Sunday, August 01, 2010


It happened unexpectedly.

Schedules were squeezed, time was running short; it was a week of unfamiliar rhythms–my daughter was starting camp, my wife was going to her doctor for a minor procedure–and, suddenly, I found myself thrashing in the water, lost.

Without confidence or direction.

No longer sure what to write or focus on.

No beginning, no end, just endless water, and no land in sight.

And the more I thrashed about in a futile effort to find my way, the less I could see.

I felt panicky, anxious, and I couldn’t swim past the anxiety. (Bhuddists refer to this anxiety, this state of being restless, confused, unsettled, and unable to focus as monkey mind.)

I couldn’t see the paper, couldn’t see the words to put on the paper, couldn’t see thoughts or feelings or anything except for the frustration that I felt churning inside.

It felt as if the words had come unglued... no, as if I had come unglued.

Thankfully, the panic subsided, but only later that night after everyone was asleep. That’s when I realized what had started the thrashing.

I had too many choices, too many projects that I was juggling in the air, and I was confused about which project to tackle next.

I couldn’t work on all of them.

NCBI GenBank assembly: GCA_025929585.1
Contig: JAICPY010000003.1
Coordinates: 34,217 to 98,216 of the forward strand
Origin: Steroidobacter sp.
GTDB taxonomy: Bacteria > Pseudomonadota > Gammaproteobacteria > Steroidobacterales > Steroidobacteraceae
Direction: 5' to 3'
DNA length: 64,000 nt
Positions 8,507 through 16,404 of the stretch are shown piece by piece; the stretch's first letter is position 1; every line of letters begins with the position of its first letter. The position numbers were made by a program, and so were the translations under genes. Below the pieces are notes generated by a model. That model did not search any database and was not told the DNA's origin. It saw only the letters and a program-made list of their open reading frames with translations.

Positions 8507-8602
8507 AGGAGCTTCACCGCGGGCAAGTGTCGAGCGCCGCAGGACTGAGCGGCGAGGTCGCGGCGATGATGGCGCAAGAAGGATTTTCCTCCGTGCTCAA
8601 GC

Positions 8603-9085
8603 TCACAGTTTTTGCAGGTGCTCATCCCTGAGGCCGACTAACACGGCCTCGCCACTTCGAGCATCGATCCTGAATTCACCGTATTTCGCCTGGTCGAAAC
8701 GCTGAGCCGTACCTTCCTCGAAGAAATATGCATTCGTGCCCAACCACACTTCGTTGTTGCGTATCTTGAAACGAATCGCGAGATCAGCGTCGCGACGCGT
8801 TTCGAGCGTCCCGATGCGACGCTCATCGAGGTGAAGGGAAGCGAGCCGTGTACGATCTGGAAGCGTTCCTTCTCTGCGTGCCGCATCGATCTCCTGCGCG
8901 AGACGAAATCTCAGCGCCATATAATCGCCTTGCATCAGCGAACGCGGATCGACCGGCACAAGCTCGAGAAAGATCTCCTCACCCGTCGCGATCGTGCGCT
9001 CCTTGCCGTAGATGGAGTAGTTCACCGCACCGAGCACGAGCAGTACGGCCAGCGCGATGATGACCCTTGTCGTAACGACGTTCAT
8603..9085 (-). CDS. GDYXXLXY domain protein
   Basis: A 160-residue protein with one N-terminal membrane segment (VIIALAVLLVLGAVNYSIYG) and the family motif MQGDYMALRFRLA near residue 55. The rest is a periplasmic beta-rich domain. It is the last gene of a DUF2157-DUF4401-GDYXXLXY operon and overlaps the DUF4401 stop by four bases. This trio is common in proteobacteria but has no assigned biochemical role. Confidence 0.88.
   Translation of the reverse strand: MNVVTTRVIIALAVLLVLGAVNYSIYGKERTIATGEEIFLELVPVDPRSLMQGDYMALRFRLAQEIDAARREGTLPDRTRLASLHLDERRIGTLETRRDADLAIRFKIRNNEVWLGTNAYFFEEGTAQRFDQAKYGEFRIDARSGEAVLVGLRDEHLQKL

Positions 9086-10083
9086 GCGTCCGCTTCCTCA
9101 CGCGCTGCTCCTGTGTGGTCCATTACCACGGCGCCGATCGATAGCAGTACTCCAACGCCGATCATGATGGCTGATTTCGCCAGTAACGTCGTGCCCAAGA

I needed to choose one, possibly two.

But to choose the project, I needed to learn how I felt about each of them. Did I feel the need to explore it further? Or could I back away and leave it alone, letting it simmer a little longer until later in the year?

Once I figured out which project I needed to explore, I could stop thrashing and figure out how to approach the subject, how to swim into this new stream and let the current pull me where I needed to go.

Have you ever found yourself thrashing in frustration and confusion because you've had too many (or too few) projects to choose from?

How did you learn to stop thrashing? And what was it that enabled you to stop, to settle your monkey mind?

Let us know when you get a chance.

For more to read about having too many choices, visit:

For more on monkey mind, visit:

1 comment:

Susan Woodring said...

I love the concept of "monkey mind," and I know exactly what you mean. I remember years ago, Kathryn Rhett, one of the instructors at the MFA program I attended, said she just always writes what she feels like writing. "You have to go with where the energy is." This advice has bode me well, for the most part, but then, what happens when the writing energy is going in a dozen directions at once? Or even just two directions?

It occurs to me that this is kind of the opposite of writer's block. Given the choice, I think I'd rather have monkey mind???